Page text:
Q-Chem Webinar 48

The ezSpectra Suite: An easy-to-use Toolkit for Spectroscopy Modeling

Dr. Samer Gozem
Presented by Dr. Samer Gozem on

Samer Gozem is an Assistant Professor of Chemistry at Georgia State University. He completed his B.S. in Chemistry in 2008 at the American University of Beirut in Lebanon and his Ph.D. in Photochemical Sciences in 2013 at Bowling Green State University, where we worked with Prof. Massimo Olivucci on modeling biological photoreceptors with hybrid quantum mechanical/molecular mechanical methods. Samer then carried out his postdoctoral training at the University of Southern California with Prof. Anna Krylov, where he worked on modeling photoionization and photodetachment processes. He joined the faculty at Georgia State University in 2017. His interests include using both classical and quantum mechanics to study light-responsive chemical and biological systems.


ABSTRACT: A molecule’s spectrum is a unique fingerprint that identifies it and characterizes its molecular and electronic structure. Electronic structure calculations provide key parameters for interpreting these spectra. However, modeling of spectra rarely ends at the electronic structure calculations; it often requires additional steps, which entail combined treatments of electronic and nuclear degrees of freedom and accounting for specifics of the experimental setup (light energy, polarization, averaging over molecular orientations, etc.).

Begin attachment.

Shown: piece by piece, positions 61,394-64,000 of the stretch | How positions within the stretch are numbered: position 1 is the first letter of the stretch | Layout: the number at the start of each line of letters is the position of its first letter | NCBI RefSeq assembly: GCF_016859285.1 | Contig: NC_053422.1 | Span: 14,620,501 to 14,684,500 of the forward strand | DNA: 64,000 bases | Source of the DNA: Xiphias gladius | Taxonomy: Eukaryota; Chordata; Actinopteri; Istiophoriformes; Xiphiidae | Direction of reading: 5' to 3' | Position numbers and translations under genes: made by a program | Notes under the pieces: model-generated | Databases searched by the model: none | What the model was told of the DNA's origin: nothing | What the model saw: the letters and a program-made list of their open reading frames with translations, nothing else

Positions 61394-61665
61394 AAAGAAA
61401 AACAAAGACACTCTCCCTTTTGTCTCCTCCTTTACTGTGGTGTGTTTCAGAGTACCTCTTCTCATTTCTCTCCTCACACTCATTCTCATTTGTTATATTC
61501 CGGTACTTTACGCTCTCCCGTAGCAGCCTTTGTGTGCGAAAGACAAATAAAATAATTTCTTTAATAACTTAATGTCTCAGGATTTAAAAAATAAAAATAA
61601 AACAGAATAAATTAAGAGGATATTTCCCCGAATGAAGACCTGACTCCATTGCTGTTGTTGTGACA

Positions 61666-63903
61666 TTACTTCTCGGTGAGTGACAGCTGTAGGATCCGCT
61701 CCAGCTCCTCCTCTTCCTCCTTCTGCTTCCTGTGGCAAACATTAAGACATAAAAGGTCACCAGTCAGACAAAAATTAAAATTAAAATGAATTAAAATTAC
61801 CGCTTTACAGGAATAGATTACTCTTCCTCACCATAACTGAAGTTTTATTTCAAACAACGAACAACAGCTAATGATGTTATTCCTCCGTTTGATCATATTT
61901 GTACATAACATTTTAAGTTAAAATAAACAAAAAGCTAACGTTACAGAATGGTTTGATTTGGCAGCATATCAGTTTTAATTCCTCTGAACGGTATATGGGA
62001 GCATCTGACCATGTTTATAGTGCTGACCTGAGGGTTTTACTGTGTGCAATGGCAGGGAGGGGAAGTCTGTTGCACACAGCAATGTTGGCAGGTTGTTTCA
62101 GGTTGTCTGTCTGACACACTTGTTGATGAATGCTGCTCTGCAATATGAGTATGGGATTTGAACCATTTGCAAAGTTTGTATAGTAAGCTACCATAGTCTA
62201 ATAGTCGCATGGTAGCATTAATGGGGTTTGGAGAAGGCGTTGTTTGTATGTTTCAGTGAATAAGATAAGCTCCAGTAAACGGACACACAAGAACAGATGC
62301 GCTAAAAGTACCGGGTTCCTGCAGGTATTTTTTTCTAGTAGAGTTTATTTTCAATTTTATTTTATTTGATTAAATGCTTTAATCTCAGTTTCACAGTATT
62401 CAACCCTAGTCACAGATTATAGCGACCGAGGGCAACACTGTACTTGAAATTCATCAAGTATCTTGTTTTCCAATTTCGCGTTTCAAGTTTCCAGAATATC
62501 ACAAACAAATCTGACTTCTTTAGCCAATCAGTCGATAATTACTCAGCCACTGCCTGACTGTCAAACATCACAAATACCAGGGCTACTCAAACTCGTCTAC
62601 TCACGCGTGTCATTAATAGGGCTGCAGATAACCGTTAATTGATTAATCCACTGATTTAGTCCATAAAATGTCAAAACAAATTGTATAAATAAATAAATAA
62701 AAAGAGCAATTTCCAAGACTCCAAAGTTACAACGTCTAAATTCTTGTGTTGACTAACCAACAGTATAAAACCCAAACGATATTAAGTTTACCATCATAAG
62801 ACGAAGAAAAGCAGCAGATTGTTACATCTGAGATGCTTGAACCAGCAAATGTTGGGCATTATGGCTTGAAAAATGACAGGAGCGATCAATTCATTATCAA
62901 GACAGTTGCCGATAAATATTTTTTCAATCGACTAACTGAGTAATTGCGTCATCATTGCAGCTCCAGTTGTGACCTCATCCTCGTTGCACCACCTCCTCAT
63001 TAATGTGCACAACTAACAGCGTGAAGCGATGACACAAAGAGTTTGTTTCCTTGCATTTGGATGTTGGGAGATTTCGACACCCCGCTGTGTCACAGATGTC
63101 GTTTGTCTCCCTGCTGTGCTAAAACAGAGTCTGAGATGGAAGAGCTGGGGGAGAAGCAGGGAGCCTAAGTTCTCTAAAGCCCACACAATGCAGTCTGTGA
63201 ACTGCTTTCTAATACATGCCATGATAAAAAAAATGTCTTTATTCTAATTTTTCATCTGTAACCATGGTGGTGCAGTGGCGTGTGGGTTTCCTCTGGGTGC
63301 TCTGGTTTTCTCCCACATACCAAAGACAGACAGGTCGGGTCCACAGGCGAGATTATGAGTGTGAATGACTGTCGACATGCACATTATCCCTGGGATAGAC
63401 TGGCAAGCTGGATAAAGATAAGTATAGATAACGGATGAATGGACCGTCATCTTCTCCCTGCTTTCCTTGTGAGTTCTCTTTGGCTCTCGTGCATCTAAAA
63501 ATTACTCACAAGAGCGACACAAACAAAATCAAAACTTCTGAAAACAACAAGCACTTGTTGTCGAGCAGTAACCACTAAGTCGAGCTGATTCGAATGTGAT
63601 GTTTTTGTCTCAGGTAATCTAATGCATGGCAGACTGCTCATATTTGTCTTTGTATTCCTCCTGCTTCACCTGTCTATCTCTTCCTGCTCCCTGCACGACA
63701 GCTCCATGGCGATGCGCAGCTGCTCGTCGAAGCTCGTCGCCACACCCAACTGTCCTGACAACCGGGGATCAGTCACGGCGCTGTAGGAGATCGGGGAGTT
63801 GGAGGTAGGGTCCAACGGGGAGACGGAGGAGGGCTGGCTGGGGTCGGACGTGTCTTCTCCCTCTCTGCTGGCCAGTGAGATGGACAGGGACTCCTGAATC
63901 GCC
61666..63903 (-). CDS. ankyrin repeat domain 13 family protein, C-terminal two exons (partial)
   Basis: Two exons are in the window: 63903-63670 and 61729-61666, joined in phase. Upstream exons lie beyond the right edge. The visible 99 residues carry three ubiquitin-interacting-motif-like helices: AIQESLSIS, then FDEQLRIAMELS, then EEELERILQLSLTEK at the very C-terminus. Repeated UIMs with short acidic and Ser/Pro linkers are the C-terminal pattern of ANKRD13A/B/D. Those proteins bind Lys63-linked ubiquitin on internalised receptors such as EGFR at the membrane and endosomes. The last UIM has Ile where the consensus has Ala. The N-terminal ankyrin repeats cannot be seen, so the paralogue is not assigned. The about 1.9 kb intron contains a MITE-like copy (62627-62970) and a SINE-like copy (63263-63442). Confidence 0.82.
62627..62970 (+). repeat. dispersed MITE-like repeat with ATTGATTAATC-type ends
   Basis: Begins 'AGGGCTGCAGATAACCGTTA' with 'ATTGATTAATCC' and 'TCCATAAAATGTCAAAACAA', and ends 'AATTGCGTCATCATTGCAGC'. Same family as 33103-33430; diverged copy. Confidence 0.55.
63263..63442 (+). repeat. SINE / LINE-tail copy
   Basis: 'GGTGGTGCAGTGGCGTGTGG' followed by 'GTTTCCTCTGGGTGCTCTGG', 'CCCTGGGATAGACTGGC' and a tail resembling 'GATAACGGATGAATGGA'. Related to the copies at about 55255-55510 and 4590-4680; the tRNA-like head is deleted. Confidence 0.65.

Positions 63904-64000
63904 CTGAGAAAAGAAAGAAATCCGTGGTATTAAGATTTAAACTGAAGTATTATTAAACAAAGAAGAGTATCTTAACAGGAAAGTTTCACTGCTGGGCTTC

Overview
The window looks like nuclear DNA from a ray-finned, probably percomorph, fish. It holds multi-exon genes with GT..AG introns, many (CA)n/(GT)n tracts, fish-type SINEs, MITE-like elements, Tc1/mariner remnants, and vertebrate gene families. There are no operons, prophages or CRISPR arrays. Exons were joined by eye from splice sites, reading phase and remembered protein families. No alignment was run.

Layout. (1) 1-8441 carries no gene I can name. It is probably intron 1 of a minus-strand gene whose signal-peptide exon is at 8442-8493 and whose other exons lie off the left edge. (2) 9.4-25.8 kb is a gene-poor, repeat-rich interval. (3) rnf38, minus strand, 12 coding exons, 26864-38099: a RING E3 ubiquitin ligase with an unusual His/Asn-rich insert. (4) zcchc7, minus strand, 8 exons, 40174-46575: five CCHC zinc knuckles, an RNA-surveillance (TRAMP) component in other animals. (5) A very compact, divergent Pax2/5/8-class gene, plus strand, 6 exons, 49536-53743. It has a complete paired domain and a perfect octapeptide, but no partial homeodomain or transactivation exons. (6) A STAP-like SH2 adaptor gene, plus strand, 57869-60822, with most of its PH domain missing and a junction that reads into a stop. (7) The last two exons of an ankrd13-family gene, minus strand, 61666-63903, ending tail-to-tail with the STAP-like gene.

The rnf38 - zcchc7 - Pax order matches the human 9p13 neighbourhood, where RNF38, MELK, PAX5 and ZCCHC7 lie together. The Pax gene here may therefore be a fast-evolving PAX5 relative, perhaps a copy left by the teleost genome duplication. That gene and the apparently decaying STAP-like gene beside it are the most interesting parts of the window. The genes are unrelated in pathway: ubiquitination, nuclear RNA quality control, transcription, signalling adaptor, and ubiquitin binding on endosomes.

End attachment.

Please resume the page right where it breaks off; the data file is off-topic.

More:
In this webinar, we will introduce ezFCF (formerly ezSpectrum) and ezDyson. Both codes can be downloaded from http://iopenshell.usc.edu/downloads​. ezFCF calculates stick excitation or photoelectron/photodetachment spectra for polyatomic molecules within the double–harmonic approximation. ezDyson calculates absolute photodetachment/ photoionization cross-sections, photoelectron angular distributions (PADs), and anisotropy parameters (beta) using Dyson orbitals computed by an ab initio program. The webinar will cover how to use these programs with Q-Chem to simulate UV/vis absorption spectra, photoionization spectra, and photoelectron anisotropies.